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May 6, 2015

The Ten Essentials

The basic idea behind taking essentials on hiking and backpacking trips is to be prepared for accidents and emergencies. While you may not need these items on every trip, they can make a big difference when they are needed. On backpacking trips, make sure to stash these items in your daypack for hikes away from camp.

THE 10 ESSENTIALS

navigation

1. Navigation: Always hike with a paper map! Even if you are familiar with a trail, a map will be useful if you need to get off trail for any reason. The preferred type of map is topographic, with contour lines to indicate changes in elevation, and map features including trails, streams, and landmarks. Learn how to read the map and orient yourself to the landscape. Also recommended is the use of a compass and the skill to use it. In stormy, foggy, or whiteout conditions, a compass can be the only way to navigate back to a trailhead or road for assistance. Map and compass classes are available from outdoor recreation organizations, hiking clubs and outdoor retailers. GPS units and smartphones are incredibly useful, but both rely on battery power and/or coverage areas in order to function, so they could fail in an emergency.

 

sun protection

2. Sun protection: Prevent eye and skin damage from the sun with the use of sunglasses and sunscreen (15 SPF or higher). Additional items that can help provide protection include hats with wide brims, lip balm (with SPF), and clothing using UV-blocking fabric.

 

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3. Insulation: Even on the sunniest of days, the weather can change abruptly in the backcountry, so bringing extra layers to deal with the conditions is always a good idea. In the Pacific Northwest, a rain jacket should go on every trip, as well as a lightweight insulated jacket or puffy, a hat, and a light pair of gloves.

 

illumination

4. Illumination: A headlamp or flashlight is important to have in case you end up needing to hike in the dark. Always take extra batteries.

 

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5. First aid supplies: Take along a basic first aid kit, or assemble your own. Essential supplies include items such as bandages, tape, pain relievers, antihistamines, antibiotic ointment, and medications.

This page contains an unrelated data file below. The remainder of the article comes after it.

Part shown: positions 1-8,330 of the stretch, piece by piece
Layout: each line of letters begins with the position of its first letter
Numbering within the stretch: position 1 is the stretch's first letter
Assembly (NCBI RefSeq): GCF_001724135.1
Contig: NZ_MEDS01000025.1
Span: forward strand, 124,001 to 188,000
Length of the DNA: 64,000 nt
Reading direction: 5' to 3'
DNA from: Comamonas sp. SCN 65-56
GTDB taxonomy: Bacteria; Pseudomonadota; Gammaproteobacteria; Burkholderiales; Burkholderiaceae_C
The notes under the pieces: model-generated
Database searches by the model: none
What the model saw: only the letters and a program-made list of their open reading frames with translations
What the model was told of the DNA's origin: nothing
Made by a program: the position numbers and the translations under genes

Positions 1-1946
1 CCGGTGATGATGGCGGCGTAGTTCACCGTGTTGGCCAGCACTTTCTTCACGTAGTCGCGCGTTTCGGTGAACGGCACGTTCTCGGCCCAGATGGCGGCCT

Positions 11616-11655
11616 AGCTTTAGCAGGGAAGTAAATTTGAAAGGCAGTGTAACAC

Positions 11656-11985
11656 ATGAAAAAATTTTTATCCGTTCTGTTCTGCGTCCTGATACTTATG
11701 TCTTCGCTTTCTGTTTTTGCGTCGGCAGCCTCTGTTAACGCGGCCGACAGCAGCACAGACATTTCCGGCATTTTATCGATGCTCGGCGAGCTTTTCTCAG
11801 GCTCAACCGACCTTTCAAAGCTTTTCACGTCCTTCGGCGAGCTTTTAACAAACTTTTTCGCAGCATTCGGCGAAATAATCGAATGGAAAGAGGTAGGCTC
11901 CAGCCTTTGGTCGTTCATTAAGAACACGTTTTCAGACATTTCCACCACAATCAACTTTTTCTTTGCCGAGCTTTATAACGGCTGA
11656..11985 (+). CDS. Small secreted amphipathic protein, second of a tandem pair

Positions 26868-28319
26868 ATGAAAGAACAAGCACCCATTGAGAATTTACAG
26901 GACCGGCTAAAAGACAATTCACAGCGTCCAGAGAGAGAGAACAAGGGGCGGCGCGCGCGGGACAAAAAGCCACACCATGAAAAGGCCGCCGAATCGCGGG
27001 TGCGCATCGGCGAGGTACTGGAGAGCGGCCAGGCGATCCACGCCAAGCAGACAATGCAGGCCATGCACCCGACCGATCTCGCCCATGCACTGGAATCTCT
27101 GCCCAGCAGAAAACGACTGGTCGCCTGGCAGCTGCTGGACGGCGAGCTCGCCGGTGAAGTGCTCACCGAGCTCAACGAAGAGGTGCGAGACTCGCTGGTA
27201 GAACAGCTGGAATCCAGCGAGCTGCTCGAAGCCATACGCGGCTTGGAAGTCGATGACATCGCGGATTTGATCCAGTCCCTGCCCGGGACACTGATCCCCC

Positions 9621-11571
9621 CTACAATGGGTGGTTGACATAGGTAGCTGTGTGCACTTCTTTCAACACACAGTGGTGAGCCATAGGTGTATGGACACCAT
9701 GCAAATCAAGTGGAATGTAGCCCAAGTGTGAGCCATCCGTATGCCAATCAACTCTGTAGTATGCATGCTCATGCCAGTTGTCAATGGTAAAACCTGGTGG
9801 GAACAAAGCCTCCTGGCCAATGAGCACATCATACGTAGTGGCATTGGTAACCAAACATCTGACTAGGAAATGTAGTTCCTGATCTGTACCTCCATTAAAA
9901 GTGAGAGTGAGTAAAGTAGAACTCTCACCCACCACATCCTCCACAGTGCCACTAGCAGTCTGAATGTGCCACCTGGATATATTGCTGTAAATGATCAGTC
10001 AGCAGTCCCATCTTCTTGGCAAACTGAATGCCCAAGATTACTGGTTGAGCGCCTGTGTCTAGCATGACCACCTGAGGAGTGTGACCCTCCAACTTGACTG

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6. Fire: If a need to stay overnight becomes necessary, being able to start a fire with waterproof matches is important. Lighters may not work in wet or windy conditions, or at higher elevations, so matches are a better choice. A candle can be handy for helping to get a fire going, or lighting up a small area. For fire starter, I like to take cotton balls soaked in petroleum jelly.

 

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7. Repair kit and tools: a knife or multi-use tool and duct tape to repair a day pack, hiking boots, etc. can be very handy.

 

nutrition

8. Nutrition: In addition to your planned snacks or meals, bring a small amount of extra food in case a hike or trip is unexpectedly extended. Items that don’t need cooking are best, including trail bars, nuts, and dried fruit.

 

hydration

9. Hydration: Always bring plenty of water and a way to treat water from natural sources using filters, purifiers, or chemicals when you need more.

 

emergency shelter

10. Emergency shelter: The purpose of an emergency shelter is to assist with keeping a lost or injured person relatively warm and dry. Lightweight emergency blankets made of a thin reflective mylar material are commonly provided in survival kits for this purpose. Additional options include bivy sacks, tarps and large plastic bags. When backpacking, it’s still a good idea to carry a lightweight emergency shelter while hiking in case you can’t make it back to camp.

Additional items that are essential

1. Appropriate footwear: Important for stability and protection on varied terrain.

2. Trekking poles: used to increase stability in steep sections of trail and while crossing streams. Many people also use trekking poles to help ease pressure on their knees.

LINKS TO MORE INFO

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